• Three Mosquito Repelling Plants and How They Work

July 29, 2017

Mosquito Repelling Plants

In the summertime, everyone tries to prevent those awful mosquito bites. Not only are they uncomfortable and itchy, but they also have the potential to carry a plethora of extremely dangerous diseases. Malaria, Zika, and Dengue Fever are just a few of the many diseases that these little insects spread. 

But coating yourself in uncomfortable bug spray is not always the best option. It's bad for your skin, hard to get off, and usually pretty smelly. Instead, try one of these three mosquito-repelling plants for a layer of natural protection. 


The classic mosquito bite solution, citronella is everywhere. You can buy it in the form of candles, sprays, oils, and so much more. But what most people don't consider is just placing citronella directly in their garden! This is actually more effective, and it won't cost you the extra money of constantly replacing your candles and sprays. Plus, you'll be much more comfortable when you can just sit in your garden and not worry about reapplying your spray or monitoring your candle. 

Citronella is such a powerful repellent because of its scent. The lemony fragrance is crippling to mosquitoes and similar insects. If you live in an area where citronella is not accessible, there are several other "imitation" plants that can also work, including scented geraniums. 


This plant's secret mosquito-repelling weapon is its fragrance. The smell is so sweet and rich that scientists think that mosquitoes may actually lose their sense of smell when in the presence of lavender; it's that overpowering. 

The best part about lavender is that it's extremely drought-resistant. In the middle of summer, when the water supply is scarce and there isn't much rain, you won't have to worry about your lavender plants dying and leaving you unprotected from the dangerous insects. 

To take advantage of lavender, you have a few options. First and foremost, you can plant it in your garden around the areas where you will spend most of your time outside. Or, if you want a more portable solution, you can grow it in advance then cut it down to make it into a spray or mist.


Finally, rosemary is a lesser-known solution to the mosquito problem, but it's actually quite effective. Like citronella, its scent is the agent that deters mosquitoes. But unlike citronella, rosemary's scent is wooden and natural, not a sharp lemony flavor like most other plants on the mosquito repellent market. This makes a great solution for people who don't prefer the lemony smell of citronella and related plants, or can't be around it for health reasons. 

It's also a great summer plant because it grows well in hot and dry locations. During the times of the year when mosquitoes are most prevalent, this will most likely be the climate, and rosemary is one of the few plants that will be able to survive it. It's also easy to prune rosemary to make it visually appealing, or you can cut it up and put it in your cooking for a tasty addition to any recipe.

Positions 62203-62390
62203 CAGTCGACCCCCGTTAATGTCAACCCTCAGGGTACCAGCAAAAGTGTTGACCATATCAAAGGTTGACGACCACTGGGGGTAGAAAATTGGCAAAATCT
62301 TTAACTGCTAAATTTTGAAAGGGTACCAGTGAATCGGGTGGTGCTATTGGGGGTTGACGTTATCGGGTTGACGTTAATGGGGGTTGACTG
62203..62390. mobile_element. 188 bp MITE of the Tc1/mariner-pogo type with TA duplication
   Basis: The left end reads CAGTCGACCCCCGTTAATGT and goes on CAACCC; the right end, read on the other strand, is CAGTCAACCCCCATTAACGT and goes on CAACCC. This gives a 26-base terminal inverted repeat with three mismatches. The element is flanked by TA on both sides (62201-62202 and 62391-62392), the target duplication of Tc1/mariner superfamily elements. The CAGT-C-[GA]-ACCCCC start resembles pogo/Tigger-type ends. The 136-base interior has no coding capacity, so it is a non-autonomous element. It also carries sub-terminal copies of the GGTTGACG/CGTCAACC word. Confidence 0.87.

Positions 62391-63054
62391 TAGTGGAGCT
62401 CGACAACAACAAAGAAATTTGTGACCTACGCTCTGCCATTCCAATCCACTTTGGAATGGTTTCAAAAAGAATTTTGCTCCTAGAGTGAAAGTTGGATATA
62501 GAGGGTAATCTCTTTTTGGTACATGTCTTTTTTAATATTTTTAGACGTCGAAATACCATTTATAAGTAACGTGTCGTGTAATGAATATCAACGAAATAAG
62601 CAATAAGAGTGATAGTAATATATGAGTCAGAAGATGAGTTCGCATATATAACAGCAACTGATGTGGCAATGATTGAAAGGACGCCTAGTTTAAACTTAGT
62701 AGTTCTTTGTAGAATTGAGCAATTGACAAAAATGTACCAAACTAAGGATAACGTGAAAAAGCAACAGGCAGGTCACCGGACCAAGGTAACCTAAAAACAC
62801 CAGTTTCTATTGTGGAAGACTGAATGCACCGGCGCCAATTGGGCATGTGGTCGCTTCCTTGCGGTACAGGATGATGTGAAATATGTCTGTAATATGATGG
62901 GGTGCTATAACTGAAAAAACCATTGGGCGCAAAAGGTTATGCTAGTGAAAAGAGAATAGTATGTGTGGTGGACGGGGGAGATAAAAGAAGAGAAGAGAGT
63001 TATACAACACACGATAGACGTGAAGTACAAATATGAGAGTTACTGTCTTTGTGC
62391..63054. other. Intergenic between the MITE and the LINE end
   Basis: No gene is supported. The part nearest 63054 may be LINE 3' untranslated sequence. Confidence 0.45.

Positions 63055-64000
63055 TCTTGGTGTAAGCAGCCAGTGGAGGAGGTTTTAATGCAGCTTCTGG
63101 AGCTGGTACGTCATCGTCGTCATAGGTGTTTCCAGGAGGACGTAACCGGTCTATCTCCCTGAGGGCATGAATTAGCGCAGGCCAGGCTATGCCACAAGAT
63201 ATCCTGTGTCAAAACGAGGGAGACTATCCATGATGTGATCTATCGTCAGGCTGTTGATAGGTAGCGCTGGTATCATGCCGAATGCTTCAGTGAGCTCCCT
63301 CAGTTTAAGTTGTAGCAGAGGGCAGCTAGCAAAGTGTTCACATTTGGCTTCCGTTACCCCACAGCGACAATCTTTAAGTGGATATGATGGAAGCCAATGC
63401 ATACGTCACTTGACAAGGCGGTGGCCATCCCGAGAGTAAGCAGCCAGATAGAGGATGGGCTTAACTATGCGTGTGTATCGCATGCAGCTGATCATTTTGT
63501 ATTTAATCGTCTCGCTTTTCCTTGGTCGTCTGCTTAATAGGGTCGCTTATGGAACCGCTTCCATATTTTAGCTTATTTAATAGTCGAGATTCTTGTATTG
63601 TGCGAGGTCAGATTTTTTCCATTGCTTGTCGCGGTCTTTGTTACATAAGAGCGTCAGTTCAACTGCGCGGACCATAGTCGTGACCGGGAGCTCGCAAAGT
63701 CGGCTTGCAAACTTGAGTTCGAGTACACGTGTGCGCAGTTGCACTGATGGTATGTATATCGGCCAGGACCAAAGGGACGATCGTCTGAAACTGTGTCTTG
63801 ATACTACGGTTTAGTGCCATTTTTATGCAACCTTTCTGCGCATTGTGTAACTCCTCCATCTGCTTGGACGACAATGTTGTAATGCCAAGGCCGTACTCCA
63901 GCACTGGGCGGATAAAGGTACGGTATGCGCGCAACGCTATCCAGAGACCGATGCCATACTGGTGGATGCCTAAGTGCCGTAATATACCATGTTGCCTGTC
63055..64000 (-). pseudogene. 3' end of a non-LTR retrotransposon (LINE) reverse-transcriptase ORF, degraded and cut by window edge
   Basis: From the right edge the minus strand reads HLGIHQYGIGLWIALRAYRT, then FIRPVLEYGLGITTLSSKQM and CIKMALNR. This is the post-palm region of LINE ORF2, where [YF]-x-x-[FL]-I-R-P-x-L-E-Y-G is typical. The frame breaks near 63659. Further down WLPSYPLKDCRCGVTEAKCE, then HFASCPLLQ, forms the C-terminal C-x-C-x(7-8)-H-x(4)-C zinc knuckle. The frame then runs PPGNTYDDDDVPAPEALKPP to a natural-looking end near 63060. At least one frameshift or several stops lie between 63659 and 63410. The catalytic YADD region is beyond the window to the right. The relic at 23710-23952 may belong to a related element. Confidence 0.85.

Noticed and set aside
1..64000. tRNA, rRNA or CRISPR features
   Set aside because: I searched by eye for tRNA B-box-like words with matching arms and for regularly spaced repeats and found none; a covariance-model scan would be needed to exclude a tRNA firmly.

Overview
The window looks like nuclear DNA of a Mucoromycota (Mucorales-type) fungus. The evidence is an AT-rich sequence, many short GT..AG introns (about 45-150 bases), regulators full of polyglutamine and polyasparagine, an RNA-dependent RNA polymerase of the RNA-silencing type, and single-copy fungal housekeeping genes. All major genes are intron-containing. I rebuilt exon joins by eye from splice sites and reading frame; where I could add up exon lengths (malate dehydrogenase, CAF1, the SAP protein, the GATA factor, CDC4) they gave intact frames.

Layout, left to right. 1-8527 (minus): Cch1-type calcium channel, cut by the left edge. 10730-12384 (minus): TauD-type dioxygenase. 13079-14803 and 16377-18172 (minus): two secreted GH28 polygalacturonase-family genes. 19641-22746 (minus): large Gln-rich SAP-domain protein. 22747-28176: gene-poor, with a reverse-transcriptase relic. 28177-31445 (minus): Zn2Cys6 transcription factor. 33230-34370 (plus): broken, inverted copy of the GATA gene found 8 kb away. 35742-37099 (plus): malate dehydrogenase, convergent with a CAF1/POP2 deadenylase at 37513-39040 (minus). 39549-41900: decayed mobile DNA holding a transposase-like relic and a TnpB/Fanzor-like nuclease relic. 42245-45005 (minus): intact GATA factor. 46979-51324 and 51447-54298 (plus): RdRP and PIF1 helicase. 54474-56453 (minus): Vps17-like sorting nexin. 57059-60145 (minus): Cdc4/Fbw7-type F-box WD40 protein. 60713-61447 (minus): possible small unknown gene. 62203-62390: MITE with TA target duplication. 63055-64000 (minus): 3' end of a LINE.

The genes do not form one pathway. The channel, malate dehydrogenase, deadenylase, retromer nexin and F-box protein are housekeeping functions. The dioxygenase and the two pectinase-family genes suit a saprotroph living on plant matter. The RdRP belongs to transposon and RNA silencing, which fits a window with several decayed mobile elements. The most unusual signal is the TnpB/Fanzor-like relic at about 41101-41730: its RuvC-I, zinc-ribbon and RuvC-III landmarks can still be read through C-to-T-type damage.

When you look at all of these natural options, it seems silly to keep re-applying that sticky, uncomfortable bug spray. Planting these natural alternatives will save you money, time, and discomfort, compared to the traditional repellents on the marketplace. In fact, many of them come with extra benefits like having a great scent or being a tasty ingredient. 

Leave a comment

Also in Gardening Blog

hands holding mulch
Mindful Mulching: Tips for Reducing Your Summer Garden Chores

May 16, 2019

What about all that in-between gardening time, when you're not picking flowers or getting all zen about pruning your roses? We're talking about weeding, watering, and pest control. Mulch reduces the amount of time you'll spend on summer garden chores. Here's how mulching helps us maintain our sanity.

Continue Reading

fertilizing garden with soil nutrients in pellet form
Garden Soil Nutrients: Give Your Plants a Well-Balanced Diet

May 09, 2019

Just like people, plants need a variety of soil nutrients for healthy growth and disease resistance. You don't have to have a degree in earth sciences to learn what minerals and nutrients your soil needs. All you need is a decent soil testing kit, a nearby garden supplier, and some wine. Here’s the scoop.

Continue Reading

living wall garden
Time to Grow Up! A Planning Guide to Living Walls and Vertical Gardens

May 02, 2019

You've heard the buzz-phrases: Living walls. Vertical gardens. Green walls. “Vertical gardens” may include anything from trellised vines to freestanding, multi-tiered plant supports, but sometimes the term is applied to the topic at hand: Living (or "green") walls. Here, we’ll cover vertical gardens from top to bottom.

Continue Reading